A notable loss that many critics think makes the Suns worse is Channing Frye. Channing Frye provides a certain amount of spacing that barely any other player brings. At nearly 7 feet tall, and a limitless 3 point range, Frye forces big men to stay out of the paint and respect his range, which enabled guys like Dragic and Bledsoe to have a field day in the paint. Due to Frye’s departure, Markieff Morris is going to have to fulfill that role, and although Frye is a more respectable marksman, Morris can still hit the open 3, and provide you with better defense. The Suns are loaded with so many good shooters that Frye’s departure may not be as bad as many are making it out to be. This gives big men with fresher legs a chance to provide minutes focusing on other aspects of the game other than shooting.


On a side note: How many people are aware that identical twins play on the same team and are in the starting lineup together? Why does the press not blow up that story? Sports Center, I don’t care that the Cavaliers are off to a 1-3 start, show me more Morris Twins!

Although it’s been a small sample size, Isaiah Thomas has proven that he can fit the Suns perfectly coming off the bench to add even more speed, and scoring. By the end of the year, Thomas will be a sixth man of the year candidate. Coach Hornacek is going to have fun this year making wacky lineups, where Bledsoe, Dragic, and Thomas share minutes together. If those three can hold down the fort, even a tiny bit on the defensive end, this will turn out to be an offensive juggernaut of a lineup, no matter whom their front court is.

One might think investing almost 27 million dollars in three point guards would be a bad idea, because there are so many good point guards in the league, but the amount of flexibility Suns management has created is downright astonishing. If this three headed point guard beast doesn’t work out, the Suns can trade any of them for just about anyone. The Suns are one move away from becoming a contender for years to come.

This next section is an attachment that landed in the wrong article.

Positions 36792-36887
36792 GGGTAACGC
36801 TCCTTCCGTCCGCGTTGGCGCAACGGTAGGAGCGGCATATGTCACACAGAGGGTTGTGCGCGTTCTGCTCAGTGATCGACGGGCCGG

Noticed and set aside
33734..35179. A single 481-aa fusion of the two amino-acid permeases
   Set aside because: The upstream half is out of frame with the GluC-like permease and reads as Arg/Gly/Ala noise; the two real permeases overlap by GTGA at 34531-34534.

I’m not sure if the Suns know exactly what they’re going to do, but what I do know is that every player on their roster’s contract is expendable through trades, and they have three first round draft picks this upcoming season due to trades involving Steve Nash and another involving Robin Lopez. As of right now, they’re just going to stay the course, and see how their team matches up with the rest of the league. If all doesn’t work out, it wouldn’t be a bad idea to try and get an interior presence on the defensive end, like Andre Drummond or Larry Sanders. This would help the Suns tremendously, as they are not a great defensive team.

The Suns remain even more flexible, because they are under the salary cap. In fact, the Suns are spending the third least amount of money on players this season. If you were to look at this team on paper, you would assume they are tanking and trying to get a good draft pick. Within the next couple of years, some serious moves will be made to get themselves over the hump in the West.

In basketball, it’s always fun to watch one player dominate, even when that player is a 36-year old Kobe Bryant chucking up 37 shots in order to score 39 points (that actually happened... and it was against the Suns). Obviously, most of our nationally televised games gravitate towards NBA superstars, which is why the Suns are inevitably under the radar. It is also true that in the history of the NBA, there has never been a team that won it all without having a player who was named an All-Star that year, but that doesn’t mean the Phoenix Suns aren’t for real. They have all the necessary pieces to make the elite step, and once they see their opportunity, the Western Conference is going to be even scarier.